Global Gaming Expo - Tim Miller speech
11 October 2023Speech by Tim Miller
This speech was delivered by executive director Tim Miller at the Global Gaming Expo (G2E) on 10 October 2023.
Please note: This is the speech as drafted and may slightly differ from the delivered version.
Thank you everyone, and thank you Wes for your presentation. You’ve all now heard the perspective from a representative of the British Gambling Industry. Now let me tell you about how the world looks according to the regulator of that industry - the Gambling Commission. I’m Tim Miller, and I’ve been at the Gambling Commission now for over seven years, serving on the Executive Team with responsibility for Research and Policy and I’m also the Senior Responsible Owner for our work in implementing the British Government’s review of gambling legislation and regulation.
So recognising that we have a very international audience today, I want start with a brief overview of the British Market, why it looks as it does, our approach to its regulation and what impact that has had. Of course it doesn’t matter what size your jurisdiction is or how well established it is, you’re always going to be affected by the trade winds from other parts of the world. So, I will also talk about the growing importance we put on international collaboration with our fellow gambling regulators and, in particular, how we’re tackling illegal online gambling. Finally, I’ll give a short update on how the Government review of our gambling laws and regulations is progressing and why that should be of interest to you, wherever you are in the world.
But first, what does gambling look like in Britain.
When we look at the British gambling market, even when you account for impacts of the Covid-19 pandemic, it continues to show all the characteristics of the mature licensed market that it is. When we look at our statistics on participation in gambling in Great Britain we see:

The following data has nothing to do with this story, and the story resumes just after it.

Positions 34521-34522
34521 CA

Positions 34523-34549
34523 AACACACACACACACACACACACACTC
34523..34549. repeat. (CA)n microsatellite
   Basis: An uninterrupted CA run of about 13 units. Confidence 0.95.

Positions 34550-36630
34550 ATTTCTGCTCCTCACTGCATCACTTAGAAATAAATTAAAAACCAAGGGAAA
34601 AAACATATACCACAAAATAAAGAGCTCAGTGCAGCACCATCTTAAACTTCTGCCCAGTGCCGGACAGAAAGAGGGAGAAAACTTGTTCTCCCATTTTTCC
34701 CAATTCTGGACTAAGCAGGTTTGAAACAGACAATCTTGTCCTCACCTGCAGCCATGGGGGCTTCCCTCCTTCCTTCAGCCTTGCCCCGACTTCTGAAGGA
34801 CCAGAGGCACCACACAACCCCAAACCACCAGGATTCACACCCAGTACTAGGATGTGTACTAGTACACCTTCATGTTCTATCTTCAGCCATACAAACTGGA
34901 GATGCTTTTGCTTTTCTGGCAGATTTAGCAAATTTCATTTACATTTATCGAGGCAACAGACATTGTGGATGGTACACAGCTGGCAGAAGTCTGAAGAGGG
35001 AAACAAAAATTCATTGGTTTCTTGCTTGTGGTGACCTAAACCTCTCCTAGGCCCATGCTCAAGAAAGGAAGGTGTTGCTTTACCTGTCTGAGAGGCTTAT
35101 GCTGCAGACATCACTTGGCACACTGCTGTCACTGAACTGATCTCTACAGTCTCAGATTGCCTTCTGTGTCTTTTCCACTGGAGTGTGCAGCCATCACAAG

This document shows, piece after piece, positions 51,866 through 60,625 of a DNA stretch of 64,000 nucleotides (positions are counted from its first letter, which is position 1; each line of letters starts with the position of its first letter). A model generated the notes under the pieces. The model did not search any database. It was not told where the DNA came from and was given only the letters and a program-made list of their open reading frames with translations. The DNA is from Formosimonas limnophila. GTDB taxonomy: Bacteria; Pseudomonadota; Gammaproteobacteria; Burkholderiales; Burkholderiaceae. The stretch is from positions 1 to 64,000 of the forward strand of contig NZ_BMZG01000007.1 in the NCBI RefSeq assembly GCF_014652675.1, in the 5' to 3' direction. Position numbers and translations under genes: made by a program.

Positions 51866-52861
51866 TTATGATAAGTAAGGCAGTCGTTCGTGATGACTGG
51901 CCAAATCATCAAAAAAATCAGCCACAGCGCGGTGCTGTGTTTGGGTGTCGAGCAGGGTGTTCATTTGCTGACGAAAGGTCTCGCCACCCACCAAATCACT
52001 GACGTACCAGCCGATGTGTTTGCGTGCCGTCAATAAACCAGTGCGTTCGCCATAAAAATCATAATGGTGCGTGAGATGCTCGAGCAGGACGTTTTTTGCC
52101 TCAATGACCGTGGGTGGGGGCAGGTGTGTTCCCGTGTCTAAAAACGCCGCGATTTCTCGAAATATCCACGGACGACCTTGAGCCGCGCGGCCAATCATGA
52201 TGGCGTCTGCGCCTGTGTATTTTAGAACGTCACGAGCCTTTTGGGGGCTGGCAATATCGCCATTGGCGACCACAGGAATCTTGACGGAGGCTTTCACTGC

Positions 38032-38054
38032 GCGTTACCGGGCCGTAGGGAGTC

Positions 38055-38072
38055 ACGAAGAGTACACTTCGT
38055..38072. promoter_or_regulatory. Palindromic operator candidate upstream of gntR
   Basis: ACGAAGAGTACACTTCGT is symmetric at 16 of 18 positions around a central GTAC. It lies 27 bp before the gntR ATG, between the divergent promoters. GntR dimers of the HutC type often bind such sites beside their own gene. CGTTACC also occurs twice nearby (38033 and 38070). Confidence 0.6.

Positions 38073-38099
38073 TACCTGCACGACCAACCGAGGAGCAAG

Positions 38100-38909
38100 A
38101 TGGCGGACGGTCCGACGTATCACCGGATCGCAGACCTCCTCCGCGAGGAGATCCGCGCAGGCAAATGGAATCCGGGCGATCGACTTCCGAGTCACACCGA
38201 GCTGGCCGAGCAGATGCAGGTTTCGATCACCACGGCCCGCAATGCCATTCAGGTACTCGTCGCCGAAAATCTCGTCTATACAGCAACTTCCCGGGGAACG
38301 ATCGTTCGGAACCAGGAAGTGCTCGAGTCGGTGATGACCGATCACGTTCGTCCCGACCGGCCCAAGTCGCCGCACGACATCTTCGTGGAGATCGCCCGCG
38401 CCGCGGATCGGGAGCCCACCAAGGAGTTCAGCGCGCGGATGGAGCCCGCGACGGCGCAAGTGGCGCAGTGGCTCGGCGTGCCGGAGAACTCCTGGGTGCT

- the year to end of March 2022 saw Gross Gambling Yield at £14.1 billion
- even excluding lotteries that number is £10 billion a year, making the British jurisdiction the largest licenced online market in the world
- when we look at participation, the year to end of March 2023 saw 44 percent of adults taking part in a gambling activity during the previous 4 weeks.
Many things have changed in the world since Covid-19 first hit and gambling hasn’t been immune but the fact that these numbers are similar to where we were in early 2020 does tell a story in and of itself.
And the story is the same when we drill a bit more into participation too, with the land-based gambling participation rate for the last year remaining statistically stable at 27 percent and online also remaining statistically stable at 26 percent.
So we have a mature, fairly resilient and stable market in Great Britain and by international standards a liberal approach to products with high rates of channelisation.
Now all businesses want to grow, we get that. And in an ultra competitive market innovation will be an essential part of that growth strategy. And some of the changes we are seeing are to the benefit of consumers and to player safety. But what I want to remind everyone here today is whilst the Commission understands operators are experiencing competitive times, we make no apology for expecting – and demanding - the interests of customers be their first priority. We demand that there is compliance with our standards, and we will not tolerate business practices that put consumers at risk.
Now although we’re currently implementing with Government changes to the Gambling Act 2005 - the legislation that set up the Commission and our regulatory model - we already have broad and uncompromising powers to enforce our rules and regulations against those operators in the British market.
- the last year has seen the Gambling Commission conclude the largest enforcement cases in our history
- in terms of scale we broke our own record for the largest ever settlement twice in the last financial year
- and again, in the last financial year of 2022/23 the Commission concluded 24 enforcement cases with operators paying over £60 million because of regulatory failures
- this compares with just three operators paying out £1.7 million because of failures in the 2016/17 financial year.